My friend in Hanoi was considering buying gold just now. He mentioned it to me, seemingly asking me what I thought of his intention.
I suggested he buy copper instead. Copper has really been beaten down. It’s suffering because the Chinese government has stepped in, to demand that Chinese businesses stop using copper as a monetary metal and as collateral (shadow banking) in their offshore trading.
(The Chinese are being forced to devalue the Yuan. And Chinese businesses with large amounts of capital tied up in monetary metals, will cheat the devaluation scheme, potentially making the communist government look more crooked than it really is.)
My impression is, gold can really get beaten down a lot more still. An ounce of gold at ~ $1250 an ounce seems like a big price to pay for a thimble-and-a-half full of a yellow metal that has very few viable commercial or industrial uses left anymore, because the price has been driven so high.
The U.S. government has had an ongoing strategy meant to drive the price of gold higher and higher. That’s my take on the gigantic worldwide mouse trap they’re building. No one believes me on that count. But, time, and a very loud CLAP of the trap shutting, is going to make believers of everyone, is my guess.
Copper on the other hand is in constant demand. It is generally, or partially, consumed in the processes of its industrial use. And there’s no cheap way to get copper out of the ground. (Gold also can be a byproduct of copper production.)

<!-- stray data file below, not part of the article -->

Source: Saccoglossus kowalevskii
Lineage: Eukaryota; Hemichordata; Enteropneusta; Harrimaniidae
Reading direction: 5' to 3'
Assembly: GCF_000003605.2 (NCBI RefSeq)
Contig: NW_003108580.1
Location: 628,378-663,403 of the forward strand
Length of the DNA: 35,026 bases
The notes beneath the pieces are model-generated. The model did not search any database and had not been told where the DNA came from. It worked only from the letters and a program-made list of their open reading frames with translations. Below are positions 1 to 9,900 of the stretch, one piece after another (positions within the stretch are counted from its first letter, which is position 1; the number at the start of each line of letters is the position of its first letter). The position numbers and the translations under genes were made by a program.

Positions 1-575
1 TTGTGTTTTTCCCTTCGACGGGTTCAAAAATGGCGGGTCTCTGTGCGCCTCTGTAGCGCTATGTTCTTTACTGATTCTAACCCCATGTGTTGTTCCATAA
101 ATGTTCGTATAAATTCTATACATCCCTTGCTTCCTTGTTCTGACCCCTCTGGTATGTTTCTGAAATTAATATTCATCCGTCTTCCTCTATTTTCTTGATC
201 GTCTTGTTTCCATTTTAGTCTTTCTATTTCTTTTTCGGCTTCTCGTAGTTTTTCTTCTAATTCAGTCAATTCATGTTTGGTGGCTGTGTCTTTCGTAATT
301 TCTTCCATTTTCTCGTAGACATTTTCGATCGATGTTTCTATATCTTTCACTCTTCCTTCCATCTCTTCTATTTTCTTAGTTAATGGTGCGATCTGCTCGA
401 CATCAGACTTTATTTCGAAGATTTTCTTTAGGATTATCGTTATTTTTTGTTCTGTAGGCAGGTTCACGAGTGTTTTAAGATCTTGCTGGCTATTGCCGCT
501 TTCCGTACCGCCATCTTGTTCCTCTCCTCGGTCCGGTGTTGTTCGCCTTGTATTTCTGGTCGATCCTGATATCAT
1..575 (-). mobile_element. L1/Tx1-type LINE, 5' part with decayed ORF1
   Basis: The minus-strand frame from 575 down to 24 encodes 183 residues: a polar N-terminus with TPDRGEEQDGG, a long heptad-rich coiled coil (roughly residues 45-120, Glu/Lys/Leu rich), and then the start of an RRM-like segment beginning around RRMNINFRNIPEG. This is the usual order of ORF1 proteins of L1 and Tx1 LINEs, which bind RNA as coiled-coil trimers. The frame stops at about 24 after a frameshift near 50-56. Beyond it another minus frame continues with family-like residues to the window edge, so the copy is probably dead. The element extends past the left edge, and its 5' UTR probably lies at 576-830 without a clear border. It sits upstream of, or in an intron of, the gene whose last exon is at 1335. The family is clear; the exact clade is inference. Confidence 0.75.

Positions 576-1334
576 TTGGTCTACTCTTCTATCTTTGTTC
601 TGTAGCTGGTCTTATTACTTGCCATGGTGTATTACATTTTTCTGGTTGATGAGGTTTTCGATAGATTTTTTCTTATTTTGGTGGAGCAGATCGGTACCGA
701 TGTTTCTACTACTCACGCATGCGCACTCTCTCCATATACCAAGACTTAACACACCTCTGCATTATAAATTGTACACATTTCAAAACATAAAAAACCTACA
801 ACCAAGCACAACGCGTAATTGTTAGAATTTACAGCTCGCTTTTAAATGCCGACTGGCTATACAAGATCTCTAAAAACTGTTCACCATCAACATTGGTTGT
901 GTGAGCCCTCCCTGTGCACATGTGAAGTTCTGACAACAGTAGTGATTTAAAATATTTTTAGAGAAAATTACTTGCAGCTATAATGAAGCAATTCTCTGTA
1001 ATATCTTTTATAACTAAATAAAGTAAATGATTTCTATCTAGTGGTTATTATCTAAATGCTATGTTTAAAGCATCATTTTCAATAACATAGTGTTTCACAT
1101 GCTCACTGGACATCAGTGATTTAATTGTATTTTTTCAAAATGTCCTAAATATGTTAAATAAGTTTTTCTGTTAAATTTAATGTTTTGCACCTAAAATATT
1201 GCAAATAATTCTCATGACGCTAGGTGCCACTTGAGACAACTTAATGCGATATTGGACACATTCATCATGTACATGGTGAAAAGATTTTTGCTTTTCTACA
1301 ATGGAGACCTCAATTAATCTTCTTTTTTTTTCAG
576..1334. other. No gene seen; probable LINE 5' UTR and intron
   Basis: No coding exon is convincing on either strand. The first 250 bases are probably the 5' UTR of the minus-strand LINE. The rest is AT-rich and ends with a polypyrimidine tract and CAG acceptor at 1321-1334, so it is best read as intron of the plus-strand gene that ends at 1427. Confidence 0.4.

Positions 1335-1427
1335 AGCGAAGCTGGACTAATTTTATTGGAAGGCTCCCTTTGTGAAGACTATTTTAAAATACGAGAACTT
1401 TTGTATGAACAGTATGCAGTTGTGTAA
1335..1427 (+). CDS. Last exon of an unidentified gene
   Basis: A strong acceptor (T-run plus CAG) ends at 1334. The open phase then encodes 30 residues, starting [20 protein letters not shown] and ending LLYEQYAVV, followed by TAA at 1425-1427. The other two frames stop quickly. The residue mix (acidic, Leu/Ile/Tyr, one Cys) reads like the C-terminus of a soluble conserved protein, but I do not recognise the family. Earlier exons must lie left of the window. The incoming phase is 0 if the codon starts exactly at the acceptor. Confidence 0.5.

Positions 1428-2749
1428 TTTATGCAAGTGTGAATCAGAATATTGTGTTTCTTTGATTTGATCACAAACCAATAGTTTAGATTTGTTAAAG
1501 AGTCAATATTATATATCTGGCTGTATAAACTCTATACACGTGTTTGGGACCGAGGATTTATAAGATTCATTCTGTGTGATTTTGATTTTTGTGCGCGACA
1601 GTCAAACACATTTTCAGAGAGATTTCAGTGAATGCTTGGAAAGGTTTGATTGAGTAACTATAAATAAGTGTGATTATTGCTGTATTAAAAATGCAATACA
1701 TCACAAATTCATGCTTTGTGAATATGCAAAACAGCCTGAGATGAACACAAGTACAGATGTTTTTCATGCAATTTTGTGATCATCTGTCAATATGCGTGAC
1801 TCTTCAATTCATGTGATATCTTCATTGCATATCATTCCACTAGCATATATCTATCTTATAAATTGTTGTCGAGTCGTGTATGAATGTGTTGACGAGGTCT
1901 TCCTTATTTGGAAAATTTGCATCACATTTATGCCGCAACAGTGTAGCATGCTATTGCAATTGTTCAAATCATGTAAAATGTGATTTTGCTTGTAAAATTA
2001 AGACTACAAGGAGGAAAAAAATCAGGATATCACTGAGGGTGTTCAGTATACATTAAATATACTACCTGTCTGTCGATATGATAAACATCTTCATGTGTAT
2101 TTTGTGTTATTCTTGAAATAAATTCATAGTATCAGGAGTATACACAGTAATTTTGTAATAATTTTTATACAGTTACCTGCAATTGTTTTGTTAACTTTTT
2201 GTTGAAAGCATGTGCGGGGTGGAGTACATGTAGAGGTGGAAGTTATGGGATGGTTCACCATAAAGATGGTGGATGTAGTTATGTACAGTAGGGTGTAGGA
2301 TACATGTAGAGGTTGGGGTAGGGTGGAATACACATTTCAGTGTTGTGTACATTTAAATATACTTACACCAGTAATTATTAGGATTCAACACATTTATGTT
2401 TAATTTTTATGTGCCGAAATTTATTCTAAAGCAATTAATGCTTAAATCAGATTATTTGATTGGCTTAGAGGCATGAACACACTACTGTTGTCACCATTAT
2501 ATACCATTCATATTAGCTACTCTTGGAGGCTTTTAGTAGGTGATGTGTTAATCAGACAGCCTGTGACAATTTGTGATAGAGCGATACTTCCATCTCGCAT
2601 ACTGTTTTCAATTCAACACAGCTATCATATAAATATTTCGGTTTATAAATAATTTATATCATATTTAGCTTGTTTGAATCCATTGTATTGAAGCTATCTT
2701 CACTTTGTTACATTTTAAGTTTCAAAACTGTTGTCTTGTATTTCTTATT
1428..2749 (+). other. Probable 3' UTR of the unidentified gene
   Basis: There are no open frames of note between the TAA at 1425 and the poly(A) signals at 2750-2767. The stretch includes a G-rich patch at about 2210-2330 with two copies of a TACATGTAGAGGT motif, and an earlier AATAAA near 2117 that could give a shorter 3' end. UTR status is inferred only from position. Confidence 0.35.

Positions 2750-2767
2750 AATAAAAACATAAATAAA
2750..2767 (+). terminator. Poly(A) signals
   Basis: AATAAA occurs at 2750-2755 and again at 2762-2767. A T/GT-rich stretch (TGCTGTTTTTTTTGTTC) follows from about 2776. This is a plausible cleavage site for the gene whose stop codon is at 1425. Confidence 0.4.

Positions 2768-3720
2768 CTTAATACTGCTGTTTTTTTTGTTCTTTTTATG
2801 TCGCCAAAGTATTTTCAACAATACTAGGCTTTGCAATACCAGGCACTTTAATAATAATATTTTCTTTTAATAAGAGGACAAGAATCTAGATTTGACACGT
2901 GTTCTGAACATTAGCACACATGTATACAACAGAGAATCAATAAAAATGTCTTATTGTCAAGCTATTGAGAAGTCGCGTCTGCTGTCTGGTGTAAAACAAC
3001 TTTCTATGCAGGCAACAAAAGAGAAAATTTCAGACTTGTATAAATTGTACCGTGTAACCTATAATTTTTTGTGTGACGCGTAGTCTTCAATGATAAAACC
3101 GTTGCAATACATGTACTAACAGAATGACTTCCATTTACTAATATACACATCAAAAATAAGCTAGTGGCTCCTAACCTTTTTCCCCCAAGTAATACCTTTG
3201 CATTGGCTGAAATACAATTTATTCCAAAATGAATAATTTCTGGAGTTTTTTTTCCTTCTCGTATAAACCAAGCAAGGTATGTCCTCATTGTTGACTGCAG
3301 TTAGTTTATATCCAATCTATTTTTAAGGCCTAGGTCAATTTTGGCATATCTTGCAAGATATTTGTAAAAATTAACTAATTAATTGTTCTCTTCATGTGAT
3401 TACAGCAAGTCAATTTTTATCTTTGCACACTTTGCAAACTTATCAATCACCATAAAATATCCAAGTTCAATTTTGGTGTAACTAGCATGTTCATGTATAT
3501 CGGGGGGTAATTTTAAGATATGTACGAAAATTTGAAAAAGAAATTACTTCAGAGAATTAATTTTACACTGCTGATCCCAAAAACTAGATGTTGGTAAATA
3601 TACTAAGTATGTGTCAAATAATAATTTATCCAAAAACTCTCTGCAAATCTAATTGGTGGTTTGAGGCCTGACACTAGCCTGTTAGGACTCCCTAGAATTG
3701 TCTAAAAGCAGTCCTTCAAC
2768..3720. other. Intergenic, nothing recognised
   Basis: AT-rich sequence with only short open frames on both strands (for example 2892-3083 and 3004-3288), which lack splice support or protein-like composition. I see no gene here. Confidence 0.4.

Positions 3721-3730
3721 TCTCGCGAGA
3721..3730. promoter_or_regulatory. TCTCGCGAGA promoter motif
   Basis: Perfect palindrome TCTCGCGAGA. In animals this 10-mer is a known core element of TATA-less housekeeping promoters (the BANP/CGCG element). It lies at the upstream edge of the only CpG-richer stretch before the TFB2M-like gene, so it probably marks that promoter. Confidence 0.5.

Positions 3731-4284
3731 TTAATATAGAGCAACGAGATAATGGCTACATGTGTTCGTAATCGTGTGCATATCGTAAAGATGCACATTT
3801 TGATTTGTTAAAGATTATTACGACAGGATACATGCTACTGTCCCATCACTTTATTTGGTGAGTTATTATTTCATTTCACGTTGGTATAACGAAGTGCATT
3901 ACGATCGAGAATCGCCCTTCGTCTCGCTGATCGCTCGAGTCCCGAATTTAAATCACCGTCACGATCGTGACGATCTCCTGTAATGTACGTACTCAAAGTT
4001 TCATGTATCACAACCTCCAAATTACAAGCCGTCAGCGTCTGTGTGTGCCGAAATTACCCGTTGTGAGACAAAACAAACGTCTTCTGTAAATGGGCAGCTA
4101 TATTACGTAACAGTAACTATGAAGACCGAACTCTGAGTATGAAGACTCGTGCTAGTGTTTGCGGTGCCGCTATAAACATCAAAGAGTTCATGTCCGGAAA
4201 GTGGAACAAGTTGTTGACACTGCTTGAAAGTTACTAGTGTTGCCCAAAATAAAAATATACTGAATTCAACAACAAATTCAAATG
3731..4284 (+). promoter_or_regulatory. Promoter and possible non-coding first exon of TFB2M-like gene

I’m not saying stockpile copper, even if that might be a good strategy for companies that use copper in their manufacturing processes. I’m saying, buy copper miners that are stable, multi-billion-dollar companies that aren’t going to go belly-up from a single, simple miscalculation about where the ongoing market manipulation is going to deliver us next week.
I say this, because copper has suffered its price drop. Sure copper could go lower. But it also could go higher too. There’s a window of opportunity only so big. And patience is the key word. Markets get shaken up and down repeatedly to move the weak-kneed players out of the money.
Other than that, with what you can afford to play in the market, buy large caps that are going to continue to rise as they have risen since the massive decline forged by the intentional Lehman collapse. The five year DOW and S&P 500 charts show exactly what is going on.
I do not expect that trend to change one bit. The markets are rigged. Buy low, and don’t sell because you think whatever you’ve bought has gotten too high, and cannot go any higher. Everything has gotten higher than that, repeatedly for going on six years now. The large drops are -nothing- compared to the ongoing bull market.
But what ever you do, do not put more money on the line, more than you can simply ignore, and check once a week or once a month.
Volatility is guaranteed. But looking at what’s been the trend since the initially (wholly contrived) collapse, investing in the USA is where all the money is going to end up before too much longer.
Why? Because everyone else is taking it in the pants!
Exxon/Mobile is still doing exploration work for Putin’s Russia, right now. You tell me who’s going to rock the boat.
India is now growing faster than China. And my buddy in Vietnam says things are budding there too.
But understand, in the bedroom drawers, and under the mattresses of every modest home everywhere in the world, peasants and laborers are still squirreling away dollars. And when some oligarch from China decides he really does want to relocate his family outside the confines of overpopulated, vastly polluted, communist Asia, he puts all his money into dollars first, and then he buys real estate somewhere in the U.S. of A.
Take a look around, Thoughtful Girl. Life is pretty good. Sure, it’s a drag to be stuck inside of Mobile with the Memphis blues again…
But it’s far and away better than being stuck in polluted Shanghai with a hundred million Elvis wannabes.
I knew Kellogs was in trouble. They are one of our key shippers but the freight has dropped off as of late. General Mills is kicking their butts on price.